Few nontechnical people adequately understand multiple hidden levels of dependency. They see only what is visible to the user. Resources for extending a product's foundations are therefore always in peril. The CTO should do what is necessary to ensure that the CEO supports him in protecting the fundamentals.

The CEO should never allow customer contracts to be priced until a product hits the quality assurance phase. Customers, as well as your own sales staff, will discount an incomplete product. Worse, you will be sidetracked on functionality that both groups add on to feel comfortable with their earlier decisions and pitches. Such changes can play havoc with the financial plan, when upgrades and premium-version functionality get pre-sold at steep discounts. Eventually, the executives will have an uncomfortable interview with the board to explain why the company's profit margins have fallen.

Quality and commitment are the unrecognized major differentiators in the current economy. The idea that we live in a fast-moving world that precludes deliberate planning and execution is nonsense. If it really were possible to build a product worth billions in six months, someone would already have done so. Dangerous optimists who harbor this get-a-killer-company-to-market-lightning-fast belief simply do not consider the support and cleanup costs. A start-up is a risk game. You play it by looking carefully, then putting your chips on the table. Day-to-day variations and insights cannot compare with the amount of thinking you should have done during the planning phase.

As CTO, the best way to treat technical staff is to serve as a buffer between them and the rest of the company. Responsibility should always be matched with authority. Therefore, know that your executive management functions cannot be delegated, and be extremely wary of relinquishing all technical decision making. Never assume that a technical staff person will have strategic insight when that person has been shielded from the everyday turmoil and feedback coming from the business side. However, to balance their blissfully shielded existence, take no prisoners when the technical staff miss deadlines or deliverables.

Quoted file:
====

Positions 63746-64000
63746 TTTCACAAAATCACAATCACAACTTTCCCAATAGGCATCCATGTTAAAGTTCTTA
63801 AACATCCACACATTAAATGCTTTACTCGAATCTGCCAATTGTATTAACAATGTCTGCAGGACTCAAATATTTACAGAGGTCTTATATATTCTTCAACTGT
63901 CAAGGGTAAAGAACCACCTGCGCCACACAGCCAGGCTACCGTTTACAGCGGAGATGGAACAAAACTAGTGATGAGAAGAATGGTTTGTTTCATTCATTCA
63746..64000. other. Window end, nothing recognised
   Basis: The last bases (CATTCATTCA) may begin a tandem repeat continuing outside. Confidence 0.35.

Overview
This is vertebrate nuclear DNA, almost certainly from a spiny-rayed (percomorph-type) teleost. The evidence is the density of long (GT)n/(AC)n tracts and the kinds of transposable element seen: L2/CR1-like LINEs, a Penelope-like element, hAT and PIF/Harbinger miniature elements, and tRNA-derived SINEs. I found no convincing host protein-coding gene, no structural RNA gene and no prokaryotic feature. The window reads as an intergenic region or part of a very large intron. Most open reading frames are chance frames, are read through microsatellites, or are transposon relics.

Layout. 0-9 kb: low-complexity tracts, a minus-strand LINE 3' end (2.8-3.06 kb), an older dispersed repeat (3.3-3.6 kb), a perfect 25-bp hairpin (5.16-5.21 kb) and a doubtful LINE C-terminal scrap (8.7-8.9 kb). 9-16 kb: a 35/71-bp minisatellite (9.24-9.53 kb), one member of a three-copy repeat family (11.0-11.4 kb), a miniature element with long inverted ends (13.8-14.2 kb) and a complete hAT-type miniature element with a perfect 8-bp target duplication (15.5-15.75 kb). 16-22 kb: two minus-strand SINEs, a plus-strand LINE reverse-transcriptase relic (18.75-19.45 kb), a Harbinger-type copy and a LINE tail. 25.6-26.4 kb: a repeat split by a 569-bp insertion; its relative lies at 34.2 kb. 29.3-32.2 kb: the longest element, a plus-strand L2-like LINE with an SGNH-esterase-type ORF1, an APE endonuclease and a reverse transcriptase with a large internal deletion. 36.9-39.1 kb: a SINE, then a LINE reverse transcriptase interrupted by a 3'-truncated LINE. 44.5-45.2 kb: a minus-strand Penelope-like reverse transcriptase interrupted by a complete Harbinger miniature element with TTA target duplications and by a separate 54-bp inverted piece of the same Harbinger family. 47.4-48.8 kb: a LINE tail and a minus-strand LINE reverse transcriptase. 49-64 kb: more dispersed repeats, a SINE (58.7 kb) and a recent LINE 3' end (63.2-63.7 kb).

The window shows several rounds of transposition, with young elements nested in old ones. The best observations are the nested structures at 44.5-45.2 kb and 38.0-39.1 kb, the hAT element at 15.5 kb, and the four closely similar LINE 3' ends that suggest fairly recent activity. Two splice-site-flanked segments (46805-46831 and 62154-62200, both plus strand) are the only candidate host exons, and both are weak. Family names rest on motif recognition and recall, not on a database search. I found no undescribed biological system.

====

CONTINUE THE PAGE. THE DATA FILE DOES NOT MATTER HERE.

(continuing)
In the standard development models, lack of time for testing is always bemoaned. My personal bane, however, was to discover that technical documentation was not produced by the business side, nor were run-time cost estimates, nor production documents such as user manuals and cut sheets. Even if ultimate responsibility is assumed by some higher corporate power, the developer or CTO will have to make the drafts. Make sure this production is factored into timelines, as well as the normal buffer for testing.

Finally, having worked extensively in software companies, I would like to close by mentioning three golden rules that will markedly improve your software development cycle:

1. Never let a developer design a user interface. Get a good graphic artist.

2. Never let a graphic artist design a user interface. Get a good developer.

3. Don't build software that requires a user interface.

About the Author

Frans M. Coetzee received a Ph.D. in electrical engineering in 1995 from Carnegie Mellon University in Pittsburgh. In 2000, after stints as a researcher at Siemens and NEC, he cofounded Certus International SA, a security software company, which was later acquired by GenuOne Inc. He served as CTO for both companies through August 2003. He currently works on Wall Street.